C# Deconstructed

Mohammad Rahman

Mentioned 1

C# Deconstructed answers a seemingly simply question: Just what is going on, exactly, when you run C# code on the .NET Framework? To answer this question we will dig ever deeper into the structure of the C# language and the onion-skin abstraction layers of the .NET Framework that underpins it. We’ll follow the execution thread downwards, first to MSIL (Microsoft Intermediate Language) then down through just-in-time compilation into Machine Code before finally seeing the results executed at the hardware level. The aim of this deep-dive is to provide you with a much more rounded knowledge of the environment within which you code exists. As a managed language, it’s best-practice to let the Framework deal with device interaction but you’ll find the experience of taking the cover off once in a while a very rewarding one that will greatly enrich your appreciate of the C# language and the way in which in functions. What you’ll learn Understand how C# handles your filesystem requests and passes them down to hard disks and memory Learn how RAM works and how programs map to address spaces Discover the C# compilation sequence in detail and follow it down from abstract code to actual function See how your device’s micro-processor executes Machine Code and just-in-time compilation provides it when it’s needed Learn how the Common Language Runtime (CLR) determines the execution of your code and handles Threading and Scheduling for your instructions Who this book is for This book is ideal for anyone who works with C# and has ever wondered what happens after they press F5. Table of Contents Anatomy of the C# compilation stack Data Access, Files and Storage Understanding Memory Usage The C# Compilation Sequence From CIL to Machine Code Execution through the CLR Execution Model II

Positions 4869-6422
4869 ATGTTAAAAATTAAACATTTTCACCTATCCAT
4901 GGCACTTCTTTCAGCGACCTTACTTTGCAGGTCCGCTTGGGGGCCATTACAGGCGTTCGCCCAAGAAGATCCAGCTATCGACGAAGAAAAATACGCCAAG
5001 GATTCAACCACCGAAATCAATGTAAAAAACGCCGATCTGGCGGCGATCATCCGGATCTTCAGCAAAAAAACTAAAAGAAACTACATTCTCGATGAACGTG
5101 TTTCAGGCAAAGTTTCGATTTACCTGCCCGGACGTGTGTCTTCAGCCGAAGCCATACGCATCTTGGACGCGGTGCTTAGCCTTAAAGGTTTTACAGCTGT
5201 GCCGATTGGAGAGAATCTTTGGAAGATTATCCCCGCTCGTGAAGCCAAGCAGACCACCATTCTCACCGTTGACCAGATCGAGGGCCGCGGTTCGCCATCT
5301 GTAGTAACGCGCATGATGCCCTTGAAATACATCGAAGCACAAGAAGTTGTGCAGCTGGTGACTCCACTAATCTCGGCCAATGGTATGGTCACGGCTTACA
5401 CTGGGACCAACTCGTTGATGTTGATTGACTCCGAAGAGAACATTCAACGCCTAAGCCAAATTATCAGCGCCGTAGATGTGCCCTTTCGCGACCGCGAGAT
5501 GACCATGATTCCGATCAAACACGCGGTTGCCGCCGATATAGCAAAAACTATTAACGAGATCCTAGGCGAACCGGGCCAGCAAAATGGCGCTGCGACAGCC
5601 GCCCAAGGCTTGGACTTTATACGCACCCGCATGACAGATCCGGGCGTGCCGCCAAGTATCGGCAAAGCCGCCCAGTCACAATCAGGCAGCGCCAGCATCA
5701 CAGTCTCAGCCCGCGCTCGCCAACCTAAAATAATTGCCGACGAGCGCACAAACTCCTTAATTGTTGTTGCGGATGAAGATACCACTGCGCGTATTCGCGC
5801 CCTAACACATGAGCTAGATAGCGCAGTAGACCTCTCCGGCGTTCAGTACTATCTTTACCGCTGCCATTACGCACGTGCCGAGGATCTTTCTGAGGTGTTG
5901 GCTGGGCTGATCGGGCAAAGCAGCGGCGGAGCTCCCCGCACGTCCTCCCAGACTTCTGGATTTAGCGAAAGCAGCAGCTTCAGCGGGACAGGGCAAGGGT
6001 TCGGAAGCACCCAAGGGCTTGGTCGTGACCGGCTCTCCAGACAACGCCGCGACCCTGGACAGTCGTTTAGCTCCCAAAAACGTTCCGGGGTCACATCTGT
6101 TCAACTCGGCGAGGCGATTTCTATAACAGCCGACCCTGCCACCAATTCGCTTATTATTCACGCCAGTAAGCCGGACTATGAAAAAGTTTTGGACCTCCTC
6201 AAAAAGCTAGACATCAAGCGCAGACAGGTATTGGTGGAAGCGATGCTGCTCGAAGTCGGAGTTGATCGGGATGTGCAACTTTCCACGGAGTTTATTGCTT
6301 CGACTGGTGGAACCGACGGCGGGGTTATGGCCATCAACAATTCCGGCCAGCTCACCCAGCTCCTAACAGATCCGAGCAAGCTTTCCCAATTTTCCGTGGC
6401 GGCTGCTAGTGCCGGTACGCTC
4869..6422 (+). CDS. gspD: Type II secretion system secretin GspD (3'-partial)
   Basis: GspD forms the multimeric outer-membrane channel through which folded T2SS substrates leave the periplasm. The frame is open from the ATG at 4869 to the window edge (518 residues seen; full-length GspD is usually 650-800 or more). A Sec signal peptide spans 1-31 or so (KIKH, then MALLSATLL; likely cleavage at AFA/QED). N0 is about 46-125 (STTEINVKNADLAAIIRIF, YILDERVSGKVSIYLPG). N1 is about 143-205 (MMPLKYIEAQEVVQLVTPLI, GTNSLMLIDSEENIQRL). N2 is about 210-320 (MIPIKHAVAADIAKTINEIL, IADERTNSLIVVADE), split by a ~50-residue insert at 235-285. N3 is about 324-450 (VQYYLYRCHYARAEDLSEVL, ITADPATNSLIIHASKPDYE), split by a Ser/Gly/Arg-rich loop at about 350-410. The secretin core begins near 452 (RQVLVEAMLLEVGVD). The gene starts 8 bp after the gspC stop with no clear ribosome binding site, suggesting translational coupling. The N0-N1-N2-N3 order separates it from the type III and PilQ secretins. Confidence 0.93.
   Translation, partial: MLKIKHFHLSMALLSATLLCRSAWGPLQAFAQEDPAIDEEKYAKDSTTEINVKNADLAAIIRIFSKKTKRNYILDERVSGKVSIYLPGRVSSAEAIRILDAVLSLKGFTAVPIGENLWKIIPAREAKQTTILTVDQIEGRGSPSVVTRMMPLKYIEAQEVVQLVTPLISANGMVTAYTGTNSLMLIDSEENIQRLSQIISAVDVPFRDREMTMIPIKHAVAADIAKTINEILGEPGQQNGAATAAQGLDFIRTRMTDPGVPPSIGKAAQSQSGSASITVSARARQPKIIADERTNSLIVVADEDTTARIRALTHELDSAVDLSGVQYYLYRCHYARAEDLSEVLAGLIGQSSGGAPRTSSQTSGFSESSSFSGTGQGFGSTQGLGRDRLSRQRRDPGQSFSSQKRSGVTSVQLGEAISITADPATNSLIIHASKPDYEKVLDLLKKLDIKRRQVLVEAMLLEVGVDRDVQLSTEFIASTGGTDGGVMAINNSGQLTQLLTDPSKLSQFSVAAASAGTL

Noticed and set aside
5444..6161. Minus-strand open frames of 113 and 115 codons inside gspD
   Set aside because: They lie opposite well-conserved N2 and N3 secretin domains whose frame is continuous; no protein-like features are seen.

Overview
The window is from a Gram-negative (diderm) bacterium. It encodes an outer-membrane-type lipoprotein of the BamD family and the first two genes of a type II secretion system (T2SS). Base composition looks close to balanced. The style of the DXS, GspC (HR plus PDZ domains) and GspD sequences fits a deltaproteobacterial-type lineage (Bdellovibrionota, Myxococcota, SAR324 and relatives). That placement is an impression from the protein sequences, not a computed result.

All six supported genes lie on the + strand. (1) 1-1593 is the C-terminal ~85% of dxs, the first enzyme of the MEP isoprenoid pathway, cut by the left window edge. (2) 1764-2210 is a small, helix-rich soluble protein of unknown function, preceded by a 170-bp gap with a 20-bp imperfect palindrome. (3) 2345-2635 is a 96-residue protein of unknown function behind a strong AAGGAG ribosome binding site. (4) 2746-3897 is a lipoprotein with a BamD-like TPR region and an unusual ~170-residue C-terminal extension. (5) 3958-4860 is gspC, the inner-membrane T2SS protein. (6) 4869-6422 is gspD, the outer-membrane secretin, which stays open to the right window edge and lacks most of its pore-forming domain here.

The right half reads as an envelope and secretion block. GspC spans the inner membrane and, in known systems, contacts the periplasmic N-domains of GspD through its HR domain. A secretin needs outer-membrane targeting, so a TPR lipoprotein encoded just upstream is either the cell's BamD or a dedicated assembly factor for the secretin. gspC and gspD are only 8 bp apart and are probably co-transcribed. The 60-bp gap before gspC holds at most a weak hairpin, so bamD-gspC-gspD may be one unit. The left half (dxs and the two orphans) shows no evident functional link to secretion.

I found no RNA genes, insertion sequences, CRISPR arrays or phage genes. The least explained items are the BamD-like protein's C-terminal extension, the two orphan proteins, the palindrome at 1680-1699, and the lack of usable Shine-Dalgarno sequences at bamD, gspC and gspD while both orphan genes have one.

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Mentioned in questions and answers.

Programming language books explain that value types are created on the stack, and reference types are created on the heap, without explaining what these two things are. I haven't read a clear explanation of this. I understand what a stack is, but where and what are they (physically in a real computer's memory)?

  • To what extent are they controlled by the OS or language runtime?
  • What is their scope?
  • What determines the size of each of them?
  • What makes one faster?
  • Introduction

Physical memory is the range of the physical addresses of the memory cells in which an application or system stores its data, code, and so on during execution. Memory management denotes the managing of these physical addresses by swapping the data from physical memory to a storage device and then back to physical memory when needed. The OS implements the memory management services using virtual memory. As a C# application developer you do not need to write any memory management services. The CLR uses the underlying OS memory management services to provide the memory model for C# or any other high-level language targeting the CLR.

Figure 4-1 shows physical memory that has been abstracted and managed by the OS, using the virtual memory concept. Virtual memory is the abstract view of the physical memory, managed by the OS. Virtual memory is simply a series of virtual addresses, and these virtual addresses are translated by the CPU into the physical address when needed.

Figure 4-1. CLR memory abstraction enter image description here